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gods whom they knew not, and whom he had not given unto them: 27. And the anger of the Lord was kindled against this land, to bring upon it all the curses that are written in this book: 28. And the Lord rooted them out of their land in anger and in wrath and in great indignation, and cast them into another land, as it is this day.

29. The secret things belong unto the Lord our God; but those things, which are revealed, belong unto us and unto our children for ever, that we may do all the words of this law.

xxx. 1. And it shall come to pass, when all these things are come upon thee, the blessing and the curse which I have sat before thee, and thou shalt call them to mind among all the nations whither the Lord thy God hath driven thee, 2. And shalt return unto the Lord thy God, and shalt obey his voice according to all that I command thee this day, thou and thy children, with all thine heart and with all thy soul;: 3. That then the Lord thy God will turn thy captivity, and have compassion upon thee, and will return and gather thee from all the nations whither the Lord thy God hath scattered thee. 4. If any of thine be driven out unto the utmost parts of heaven, from thence will the Lord thy God gather thee, and from thence will he fetch thee: 5. And the Lord thy God will bring thee into the land which thy fathers possessed, and thou shalt possess it: and he will do thee good, and multiply thee above thy fathers. 6. And the Lord thy God will circumcise thine heart, and the heart of thy seed, to love the Lord thy God with all thine heart and with all thy soul, that thou

mayest live.

7. And he Lord thy God will put all these curses upon thine enemies, and on them that hate thee, which persecuted thee.

8. And thou shalt return and obey the voice of the Lord, and do all his commandments which I command thee this day. 9. And the Lord thy God will make thce plenteous in every work of thine hand, in the fruit of thy body, and in the fruit of thy cattle, and in the fruit of thy land, for good : for the Lord will again rejoice over thee for good, as he rejoiced over thy Fathers: 10. If thou wilt hearken unto the voice of the Lord thy God to keep his commandments and his statutes which are written in this book of the law, and if thou turn unto the Lord thy God with all thine heart and with all tny soul,


This famous prophecy of Moses has been so fully and so well discussed by Bp. Newton *, that it is almost superfluous for me to offer any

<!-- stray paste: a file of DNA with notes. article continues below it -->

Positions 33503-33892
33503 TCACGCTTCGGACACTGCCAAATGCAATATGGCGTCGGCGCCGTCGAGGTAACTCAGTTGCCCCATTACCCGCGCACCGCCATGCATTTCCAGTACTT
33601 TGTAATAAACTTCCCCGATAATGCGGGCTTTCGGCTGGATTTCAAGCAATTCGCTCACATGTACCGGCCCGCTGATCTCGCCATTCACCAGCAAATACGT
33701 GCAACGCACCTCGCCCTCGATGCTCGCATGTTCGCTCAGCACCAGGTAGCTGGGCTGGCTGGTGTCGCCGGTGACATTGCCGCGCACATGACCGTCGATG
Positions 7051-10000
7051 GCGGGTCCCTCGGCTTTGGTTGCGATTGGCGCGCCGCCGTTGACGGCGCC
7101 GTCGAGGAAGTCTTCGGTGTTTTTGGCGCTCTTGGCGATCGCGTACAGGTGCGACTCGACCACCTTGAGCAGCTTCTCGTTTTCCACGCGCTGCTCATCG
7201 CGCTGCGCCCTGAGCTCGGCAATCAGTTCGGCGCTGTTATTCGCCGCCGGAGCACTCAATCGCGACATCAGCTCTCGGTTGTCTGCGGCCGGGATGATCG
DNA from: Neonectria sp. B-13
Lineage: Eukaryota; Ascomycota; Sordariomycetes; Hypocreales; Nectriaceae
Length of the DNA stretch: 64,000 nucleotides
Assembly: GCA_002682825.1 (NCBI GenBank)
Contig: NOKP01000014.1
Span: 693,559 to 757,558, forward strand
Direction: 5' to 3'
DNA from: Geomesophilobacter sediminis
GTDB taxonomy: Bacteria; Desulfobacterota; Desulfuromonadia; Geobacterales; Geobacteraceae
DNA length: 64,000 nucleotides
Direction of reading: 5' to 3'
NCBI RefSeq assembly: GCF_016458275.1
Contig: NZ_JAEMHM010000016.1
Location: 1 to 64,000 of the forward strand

obse.vations upon; yet a work like the present would certainly have been incomplete if I had omitted it. After describing, as it were with the pen of an historian, the various calamities which have since befallen the Jews; the capture of their city by the Romans, a nation whose language was totally different both from their own and from the collateral oriental dialects; the circumstance of the noble woman being reduced to eat the flesh of her own child; the dispersion of the Jews throughout all 'nations; their becoming a proverb and a by-word; the comparative sterility, to which their once fruitful land is now reduced; the notice taken of that sterility by travellers, and their comments upon it; the long continuance of these calamities: in short, after delineating with wonderful minuteness and accuracy the future miseries of the Jews, even before they had taken possession of the land to which the Lord was then miraculously conducting them, Moses suddenly reverses the scene, and predicts their restoration and conversion. He declares, that, when in the countries of their dispersion they shall call to mind the things which have befallen them, and shall understand the true grounds of those curses which have so long pursued them, then the Lord will turn their captivity, and gather them out of all the nations whither' he hid scattered them; that he will bring them back into the land of their fathers; that he will restore to it its former fertility; that he will spiritually circumcise their hearts; and that he will cause both them and their children to love the Lord their